Due to the amount of data that cloud providers are hoarding and merging, today they have become more attractive. Nevertheless, for an outsider to get access to a data center takes a lot of effort. Andrew Blum describes in his book „Tube: Behind The Scenes At The Internet“ that because of the high connectivity to other countries (e.g. the data from Tokyo to Stockholm or data from London to Paris), one of the first Internet hubs „MAE-East“ (1992) had quickly become an objective of the US espionage. No wonder, since MAE-East was the de-facto way into the Internet. Bottom line is, intelligence does not need to make a footstep into one single provider data center – it simply needs to hijack a connectivity hub to eavesdrop the data lines.

The so-called “Schengen-Routing” is discussed in this context. The idea is to let the data traffic stay in Europe as data are transferred only between hosts in Europe. Theoretically, this sounds like an interesting idea. In practice it is totally unfeasible. When using cloud services from US providers the data are routed through the US. If an email from a German provider’s account is sent to an account managed by a US provider, the data need to leave Europe. In addition, for many years we have been living in a fully interconnected world where data are exchanged globally. And there is no way back.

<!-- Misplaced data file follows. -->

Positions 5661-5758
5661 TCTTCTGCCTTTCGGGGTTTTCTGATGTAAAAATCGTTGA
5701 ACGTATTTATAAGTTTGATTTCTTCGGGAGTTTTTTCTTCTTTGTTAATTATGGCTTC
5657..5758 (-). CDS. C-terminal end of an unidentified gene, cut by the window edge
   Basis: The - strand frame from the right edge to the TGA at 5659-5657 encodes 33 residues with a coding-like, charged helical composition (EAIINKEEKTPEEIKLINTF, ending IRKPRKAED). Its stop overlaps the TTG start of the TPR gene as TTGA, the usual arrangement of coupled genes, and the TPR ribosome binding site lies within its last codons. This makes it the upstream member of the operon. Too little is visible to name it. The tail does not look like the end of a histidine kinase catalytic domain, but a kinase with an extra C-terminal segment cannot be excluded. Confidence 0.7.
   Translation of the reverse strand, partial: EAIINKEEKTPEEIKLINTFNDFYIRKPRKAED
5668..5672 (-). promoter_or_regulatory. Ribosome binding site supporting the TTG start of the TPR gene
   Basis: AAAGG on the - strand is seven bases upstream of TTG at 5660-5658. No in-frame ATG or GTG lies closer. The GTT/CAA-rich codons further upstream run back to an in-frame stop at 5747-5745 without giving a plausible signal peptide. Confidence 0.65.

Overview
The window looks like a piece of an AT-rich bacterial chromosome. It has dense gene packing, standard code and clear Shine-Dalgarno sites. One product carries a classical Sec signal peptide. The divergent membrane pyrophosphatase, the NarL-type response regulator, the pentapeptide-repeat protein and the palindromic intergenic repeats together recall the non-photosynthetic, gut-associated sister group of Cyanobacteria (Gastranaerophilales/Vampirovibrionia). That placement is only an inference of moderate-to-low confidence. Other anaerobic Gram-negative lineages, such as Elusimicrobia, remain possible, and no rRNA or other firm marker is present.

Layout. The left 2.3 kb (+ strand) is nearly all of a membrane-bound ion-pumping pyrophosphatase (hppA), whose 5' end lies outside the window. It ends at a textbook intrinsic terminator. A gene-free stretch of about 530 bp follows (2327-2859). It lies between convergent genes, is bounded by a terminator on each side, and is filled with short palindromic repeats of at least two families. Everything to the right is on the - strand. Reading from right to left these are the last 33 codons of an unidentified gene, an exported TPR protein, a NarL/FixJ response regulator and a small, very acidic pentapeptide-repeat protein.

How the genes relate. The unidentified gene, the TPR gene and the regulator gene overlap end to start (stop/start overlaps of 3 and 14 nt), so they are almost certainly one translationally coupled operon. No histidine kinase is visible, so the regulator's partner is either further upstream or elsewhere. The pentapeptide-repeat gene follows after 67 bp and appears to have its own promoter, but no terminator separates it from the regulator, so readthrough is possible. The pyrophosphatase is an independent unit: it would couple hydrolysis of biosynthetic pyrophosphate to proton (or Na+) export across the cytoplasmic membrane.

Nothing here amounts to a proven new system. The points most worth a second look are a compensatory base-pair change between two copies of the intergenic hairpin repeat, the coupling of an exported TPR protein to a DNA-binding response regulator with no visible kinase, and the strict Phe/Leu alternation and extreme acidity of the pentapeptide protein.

A more serious issue is the market power and the clear innovation leadership of the US when compared to Europe and Germany. The availability and competitiveness of German and other European cloud services is still limited. The result is that many companies have to use cloud services from US providers. Searching for a solution only on the network layer is useless, unless competitive cloud services, infrastructure and platforms of European providers are available. Until then, only data encryption helps in order to avoid intelligence and other criminals from accessing the data.